Category:Field Epidemiology

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The subject of epidemiology is "about the investigation of causes of health-related events in the populations"[1] and is a scientific discipline relatively recent. Epidemiology can be exercised in various health contexts, such as clinical health care and research. It is considered a cornerstone discipline in Public Health, aimed at generating an evidence base for policy and decision-making for healthy populations.

Though the scientific discipline of epidemiology is relatively new, knowledge about factors influencing epidemics dates back to medical history. Hippocrates already described his intuition of the association between environmental factors, human behaviors, and disease, even when most people in his time (in the 4th century b.C) believed in supra-natural causes of disease.[2]

Applied Epidemiologists, or "Field Epidemiologists," use science as the basis for intervention programs designed to improve public health [3]. Such application may also be called 'intervention epidemiology,' and even the term 'consequential epidemiology' has been phrased. This epidemiology branch originates in the postgraduate public health residency program of the Centers for Disease Control and Prevention (CDC, Atlanta, USA): the 'Epidemic Intelligence Service (EIS),' which started in 1951. Since then, many countries have set up Field Epidemiology Training Programmes (FETP), and in 1995, the European Programme for Intervention Epidemiology Training (EPIET) started to train the first cohort of fellows in the 2-year full-time curriculum, funded by the European Commission[4].

Field epidemiology aims to apply scientific methods in day-to-day public health field conditions to generate new knowledge and evidence for decision-making. The context is often complex and difficult to control, challenging study design and interpretation of study results. However, in Public Health, we often lack the opportunity to perform controlled trials, and we are faced with the need to design observational studies as best as we can. Field epidemiologists use epidemiology to design, evaluate or improve interventions to protect the health of a population.[5]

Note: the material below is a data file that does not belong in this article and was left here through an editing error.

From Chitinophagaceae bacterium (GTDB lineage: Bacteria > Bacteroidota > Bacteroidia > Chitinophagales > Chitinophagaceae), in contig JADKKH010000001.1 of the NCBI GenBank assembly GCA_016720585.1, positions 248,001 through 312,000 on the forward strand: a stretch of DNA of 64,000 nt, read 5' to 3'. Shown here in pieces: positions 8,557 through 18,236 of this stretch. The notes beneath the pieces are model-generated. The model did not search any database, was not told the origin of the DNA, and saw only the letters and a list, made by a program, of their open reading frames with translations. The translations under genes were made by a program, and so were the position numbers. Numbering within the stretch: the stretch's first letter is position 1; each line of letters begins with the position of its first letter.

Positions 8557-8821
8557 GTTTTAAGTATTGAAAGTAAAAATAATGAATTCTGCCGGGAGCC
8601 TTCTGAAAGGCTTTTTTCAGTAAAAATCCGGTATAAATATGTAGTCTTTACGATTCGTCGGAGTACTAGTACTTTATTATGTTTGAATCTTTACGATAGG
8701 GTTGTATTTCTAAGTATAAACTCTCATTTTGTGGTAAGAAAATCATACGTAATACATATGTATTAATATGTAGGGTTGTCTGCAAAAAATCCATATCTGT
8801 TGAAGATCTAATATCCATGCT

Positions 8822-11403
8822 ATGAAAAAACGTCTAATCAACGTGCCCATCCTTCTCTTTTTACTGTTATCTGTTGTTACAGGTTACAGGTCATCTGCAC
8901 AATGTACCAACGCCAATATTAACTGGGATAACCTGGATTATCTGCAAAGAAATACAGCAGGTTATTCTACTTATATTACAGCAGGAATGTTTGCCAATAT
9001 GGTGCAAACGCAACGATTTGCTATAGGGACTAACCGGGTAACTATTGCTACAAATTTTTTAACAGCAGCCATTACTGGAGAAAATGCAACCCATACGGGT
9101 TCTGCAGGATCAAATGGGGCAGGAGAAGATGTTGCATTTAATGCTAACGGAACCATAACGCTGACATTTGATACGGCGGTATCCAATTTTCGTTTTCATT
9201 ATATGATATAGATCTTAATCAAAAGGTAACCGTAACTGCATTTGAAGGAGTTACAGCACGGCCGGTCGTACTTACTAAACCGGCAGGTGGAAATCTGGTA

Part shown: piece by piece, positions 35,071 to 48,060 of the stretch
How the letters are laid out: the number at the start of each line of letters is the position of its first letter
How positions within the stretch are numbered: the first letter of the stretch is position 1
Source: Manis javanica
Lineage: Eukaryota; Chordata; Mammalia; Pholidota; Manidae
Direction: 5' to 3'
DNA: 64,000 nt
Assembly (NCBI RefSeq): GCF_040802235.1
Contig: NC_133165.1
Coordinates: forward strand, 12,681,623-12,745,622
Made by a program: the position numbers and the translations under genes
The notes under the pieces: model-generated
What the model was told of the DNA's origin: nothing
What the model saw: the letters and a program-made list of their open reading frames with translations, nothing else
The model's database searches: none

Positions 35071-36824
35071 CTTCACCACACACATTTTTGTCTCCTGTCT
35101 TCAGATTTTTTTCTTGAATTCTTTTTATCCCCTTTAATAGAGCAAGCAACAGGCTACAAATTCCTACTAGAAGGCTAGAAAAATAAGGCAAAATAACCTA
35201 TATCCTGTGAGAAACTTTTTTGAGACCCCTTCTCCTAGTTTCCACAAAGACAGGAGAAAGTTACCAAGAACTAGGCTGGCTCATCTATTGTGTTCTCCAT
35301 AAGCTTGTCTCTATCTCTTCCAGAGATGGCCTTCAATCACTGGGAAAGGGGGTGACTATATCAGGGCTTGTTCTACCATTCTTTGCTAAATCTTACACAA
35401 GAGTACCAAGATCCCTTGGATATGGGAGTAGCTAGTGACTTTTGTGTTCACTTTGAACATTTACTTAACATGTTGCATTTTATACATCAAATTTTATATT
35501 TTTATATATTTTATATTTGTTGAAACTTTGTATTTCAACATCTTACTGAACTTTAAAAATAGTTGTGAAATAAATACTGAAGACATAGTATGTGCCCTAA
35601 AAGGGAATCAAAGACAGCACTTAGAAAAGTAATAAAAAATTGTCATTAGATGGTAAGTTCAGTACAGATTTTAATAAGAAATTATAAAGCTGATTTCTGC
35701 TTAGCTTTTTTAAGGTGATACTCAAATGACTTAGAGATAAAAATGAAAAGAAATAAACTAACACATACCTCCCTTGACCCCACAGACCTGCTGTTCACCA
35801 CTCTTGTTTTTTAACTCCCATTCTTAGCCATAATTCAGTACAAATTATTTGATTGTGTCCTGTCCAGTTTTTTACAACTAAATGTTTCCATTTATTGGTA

For example, think of a sudden increase in mumps among teenagers in a country with high vaccine coverage. A key question to answer quite early after detecting such an event is: is the mumps outbreak caused by a vaccine failure or a failure to vaccinate? Obviously, a vaccine failure would require a different set of public health actions than a failure to vaccinate. Field Epidemiology includes the ability to rapidly design and execute an appropriate epidemiological study to generate reliable answers to key questions timely enough to allow control measures to be effective. And for such a study, the epidemiologist will need to get out of the office, into the field, or onto the streets. For this reason, field epidemiology has yet another synonym: shoe-leather epidemiology, as opposed to armchair epidemiology.

Traditionally, core activities in field epidemiology are outbreak investigation, design, operation, or evaluation of communicable disease surveillance systems, and field research to study risk factors for or distribution of communicable diseases. Since communicable diseases may rapidly spread in populations, they often create an urgent need for answers about risk factors, risk groups, and effective intervention methods. Time pressure, media attention, and anxiety among the public and decision-makers create a classical context for epidemiologists. They are often required to create ad hoc teams to help them with the investigations, and often they will have to instruct and train new team members to perform the required tasks.

So it makes sense that they need excellent communication skills and competencies in teaching. It will therefore not be surprising that the traditional FETP requires the following training achievements:

  • Perform an epidemiological outbreak investigation
  • Design, evaluate or coordinate a surveillance system
  • Design and perform an epidemiological field study (research)
  • Scientific communication
  • Teaching


  1. Alfredo Morabia (Editor). A History of Epidemiologic Methods and Concepts. 2004. ISBN 3-7643-6818-7
  2. Hippocrates, "On air, people and places", (460-377 BC)
  3. Mark E. White, Sharon M. McDonnell, Denise H. Werker, Victor M. Cardenas, Stephen B. Thacker. Partnerships in International Applied Epidemiology Training and Service 1975-2001. American Journal of Epidemiology, Vol. 154, No. 11, 2001
  4. Moren A, Drucker J, Rowland M, Van Loock F. European Programme for Intervention Epidemiology Training (EPIET). Rev Epidemiol Sante Publique, 1998, 46(6):p. 533-4
  5. Gregg, Michael B. (Editor). Field Epidemiology.Oxford University Press, New York, 1996

Synonyms used

Field epidemiology - Intervention epidemiology - Applied epidemiology - shoe leather epidemiology - consequential epidemiology


This category has the following 4 subcategories, out of 4 total.




Pages in category "Field Epidemiology"

The following 2 pages are in this category, out of 2 total.